For her performance in Splendor in the Grass, Natalie Wood received her second Oscar nomination for Best Actress.  She lost to Sophia Loren for Two Women and …. well, actually, Loren deserved the award.  But so did Wood.  1961 would have been a great year for a tie.

Film Review: Model Shop (dir by Jacques Demy)

The 1969 film, Model Shop, plays out like a dream.

The film tells a simple enough story.  In fact, it’s tempting to say that Model Shop is plotless though it actually isn’t.  There’s a plot but, in many ways, the film is more about how the story is told than the story itself.  Gary Lockwood plays George Matthews, a former architectural student who is currently living in Los Angeles with his girlfriend, Gloria (Alexandra Hay).  Gloria is an actress while George …. well, George is just a drop out.  Throughout the film, we get clues that George might have once cared about things (for instance, some of his friends are putting out an underground newspaper while another is into creating protest music).  However, by the time we meet him, George seems to be rather detached from life.  Of course, some of that may be due to the fact that, because he’s no longer in college, George is now eligible to be drafted and sent to Vietnam.  (The film was made in 1969, after all.)  In fact, George has just received his induction notice.  He basically has a week left before joining the army.  At one point, in a flat tone of voice, he says, “It feels like a death sentence.”

Getting drafted is not George’s only problem.  He’s also about to lose his beloved car!  George has a day to come up with a few hundred dollars so he can keep his beloved green roadster from being repossessed.  (In George’s defense, it is a pretty nice car.)  While Gloria goes off to shoot a soap commercial, George spends his day driving around Los Angeles and searching for money.  George has a lot of friends but most of them are too busy making music and setting up love-ins in Griffith Park to help him out.  George doesn’t want to call his mother for the money and when he tries to call his father, he gets a lecture about how his older brother served in Korea.  No one is willing to make any sacrifices to help out George.  That may have something to do with the fact that George is, at times, a tad whiny and a bit self-absorbed.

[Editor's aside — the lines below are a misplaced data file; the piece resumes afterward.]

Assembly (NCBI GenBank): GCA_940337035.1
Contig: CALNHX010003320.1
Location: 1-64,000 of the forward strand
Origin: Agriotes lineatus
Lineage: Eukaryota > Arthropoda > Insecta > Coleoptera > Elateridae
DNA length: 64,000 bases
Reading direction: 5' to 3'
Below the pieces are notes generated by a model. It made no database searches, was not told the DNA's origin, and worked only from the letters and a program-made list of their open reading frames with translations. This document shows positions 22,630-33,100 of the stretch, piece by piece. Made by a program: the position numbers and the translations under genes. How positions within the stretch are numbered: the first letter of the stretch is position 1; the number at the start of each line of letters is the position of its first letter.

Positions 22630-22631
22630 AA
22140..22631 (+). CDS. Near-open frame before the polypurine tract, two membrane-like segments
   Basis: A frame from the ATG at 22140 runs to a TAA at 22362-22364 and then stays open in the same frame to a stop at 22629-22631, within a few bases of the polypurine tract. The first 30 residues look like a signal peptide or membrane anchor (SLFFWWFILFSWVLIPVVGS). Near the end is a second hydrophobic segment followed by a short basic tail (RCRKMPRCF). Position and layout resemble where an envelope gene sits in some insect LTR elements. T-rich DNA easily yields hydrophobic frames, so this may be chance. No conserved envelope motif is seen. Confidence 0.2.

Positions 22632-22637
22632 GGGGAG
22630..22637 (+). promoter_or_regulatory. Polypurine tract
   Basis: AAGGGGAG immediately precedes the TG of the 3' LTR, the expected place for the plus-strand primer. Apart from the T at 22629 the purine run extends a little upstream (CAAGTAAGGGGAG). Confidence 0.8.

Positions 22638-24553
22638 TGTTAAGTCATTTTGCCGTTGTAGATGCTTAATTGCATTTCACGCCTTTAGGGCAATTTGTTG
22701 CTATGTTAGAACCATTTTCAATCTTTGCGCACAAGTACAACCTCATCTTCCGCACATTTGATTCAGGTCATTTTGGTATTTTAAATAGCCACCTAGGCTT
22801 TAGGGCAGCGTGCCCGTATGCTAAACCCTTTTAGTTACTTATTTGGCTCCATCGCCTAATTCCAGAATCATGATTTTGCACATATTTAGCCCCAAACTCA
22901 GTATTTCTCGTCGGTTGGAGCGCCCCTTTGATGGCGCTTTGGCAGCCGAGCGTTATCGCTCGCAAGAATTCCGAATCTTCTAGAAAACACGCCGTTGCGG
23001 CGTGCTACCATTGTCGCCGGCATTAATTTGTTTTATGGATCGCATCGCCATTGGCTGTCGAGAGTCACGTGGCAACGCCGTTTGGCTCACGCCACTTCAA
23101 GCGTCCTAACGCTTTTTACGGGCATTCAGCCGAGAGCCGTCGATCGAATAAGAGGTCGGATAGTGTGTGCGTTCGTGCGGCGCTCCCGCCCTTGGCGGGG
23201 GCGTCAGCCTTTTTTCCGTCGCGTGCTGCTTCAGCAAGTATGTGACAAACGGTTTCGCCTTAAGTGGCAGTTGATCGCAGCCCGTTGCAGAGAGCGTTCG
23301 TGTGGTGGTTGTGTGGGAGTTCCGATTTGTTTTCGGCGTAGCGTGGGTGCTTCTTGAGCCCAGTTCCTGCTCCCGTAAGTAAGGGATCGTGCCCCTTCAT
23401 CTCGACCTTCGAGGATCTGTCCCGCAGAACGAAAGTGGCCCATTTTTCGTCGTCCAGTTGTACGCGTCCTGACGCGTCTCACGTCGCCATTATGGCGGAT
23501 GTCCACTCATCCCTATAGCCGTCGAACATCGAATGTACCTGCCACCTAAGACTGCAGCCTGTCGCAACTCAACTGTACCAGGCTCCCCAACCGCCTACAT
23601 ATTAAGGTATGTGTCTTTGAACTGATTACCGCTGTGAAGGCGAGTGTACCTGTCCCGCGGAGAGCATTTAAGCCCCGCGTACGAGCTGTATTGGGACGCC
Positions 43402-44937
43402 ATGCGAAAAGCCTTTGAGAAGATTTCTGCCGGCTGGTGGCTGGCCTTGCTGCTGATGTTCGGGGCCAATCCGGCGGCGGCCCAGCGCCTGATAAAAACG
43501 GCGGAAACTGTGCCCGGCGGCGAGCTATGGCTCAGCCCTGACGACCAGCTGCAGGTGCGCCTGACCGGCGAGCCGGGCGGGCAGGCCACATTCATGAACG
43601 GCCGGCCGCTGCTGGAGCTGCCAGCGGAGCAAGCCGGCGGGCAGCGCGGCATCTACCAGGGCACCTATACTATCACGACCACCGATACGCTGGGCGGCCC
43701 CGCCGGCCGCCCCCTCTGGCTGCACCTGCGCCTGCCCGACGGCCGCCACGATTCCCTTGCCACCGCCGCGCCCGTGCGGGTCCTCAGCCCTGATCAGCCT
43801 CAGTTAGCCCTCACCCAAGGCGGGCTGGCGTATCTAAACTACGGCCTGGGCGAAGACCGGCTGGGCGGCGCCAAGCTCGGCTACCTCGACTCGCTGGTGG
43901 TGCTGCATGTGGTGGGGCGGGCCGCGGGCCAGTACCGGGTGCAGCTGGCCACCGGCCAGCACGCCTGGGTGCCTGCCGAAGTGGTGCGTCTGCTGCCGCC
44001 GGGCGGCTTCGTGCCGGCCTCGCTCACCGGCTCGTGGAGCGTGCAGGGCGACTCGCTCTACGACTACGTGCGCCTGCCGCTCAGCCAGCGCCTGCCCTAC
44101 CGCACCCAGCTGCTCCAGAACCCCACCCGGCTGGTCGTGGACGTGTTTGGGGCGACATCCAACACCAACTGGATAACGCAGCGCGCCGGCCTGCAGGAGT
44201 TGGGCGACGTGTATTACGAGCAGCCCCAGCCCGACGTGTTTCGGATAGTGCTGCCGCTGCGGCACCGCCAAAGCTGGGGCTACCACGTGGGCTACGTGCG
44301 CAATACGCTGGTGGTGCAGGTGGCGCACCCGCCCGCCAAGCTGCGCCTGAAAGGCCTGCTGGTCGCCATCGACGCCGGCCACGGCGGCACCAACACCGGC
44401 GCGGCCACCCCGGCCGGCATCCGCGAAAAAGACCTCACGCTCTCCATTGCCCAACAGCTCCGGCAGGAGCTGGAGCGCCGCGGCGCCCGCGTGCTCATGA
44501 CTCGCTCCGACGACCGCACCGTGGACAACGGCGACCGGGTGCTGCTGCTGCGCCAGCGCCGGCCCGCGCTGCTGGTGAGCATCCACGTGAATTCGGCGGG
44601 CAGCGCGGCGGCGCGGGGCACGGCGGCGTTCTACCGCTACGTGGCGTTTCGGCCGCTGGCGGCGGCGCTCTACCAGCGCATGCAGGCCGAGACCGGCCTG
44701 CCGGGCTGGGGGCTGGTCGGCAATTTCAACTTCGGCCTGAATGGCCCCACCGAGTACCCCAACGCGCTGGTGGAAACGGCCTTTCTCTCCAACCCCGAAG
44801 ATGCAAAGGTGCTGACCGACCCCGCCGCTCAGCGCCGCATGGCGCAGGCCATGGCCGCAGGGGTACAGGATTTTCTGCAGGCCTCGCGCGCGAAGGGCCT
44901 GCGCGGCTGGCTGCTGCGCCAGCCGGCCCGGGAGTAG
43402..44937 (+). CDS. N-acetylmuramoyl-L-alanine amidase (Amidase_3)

It’s while wandering around Los Angeles that George spots the beautiful Lola (Anouk Aimée).  The glamorous but sad Lola works at a model shop, a sleazy establishment where men pay to take her picture.  Lola has a tragic story of her own, one that finds her stranded in Los Angeles.  It all leads to a brief romance that’s as bittersweet as ennui in May.

(Ennui in May is also the title of a musical that I’ve been writing, off-and-on, since 2012.  Keep an eye out for more details!)

Model Shop was the first (and only) English-language film of French filmmaker Jacques Demy and one reason that the film seems so dream-like is because Demy wrote the dialogue-heavy script in French and then had it translated into English.  As such, this is an extremely talky film in which no one ever seems to have a real conversation.  (It should also be noted that what sounds beautiful and poetic in French can come across quite differently in the harsher tones of the English language.)  George, Gloria, and Lola all speak in pedantic, declarative sentences.  There’s none of the individual verbal quirks or changes in tone that would make it seem as if these were people having an actual conversation.  As well, nobody ever talks over anyone else.  No one ever attempts to interrupt anyone else’s train of thought.  At times, it seems like the cast is performing under the influence of hypnosis and they’ve been told, “Do nothing while anyone else is speaking.”  It creates a rather odd atmosphere.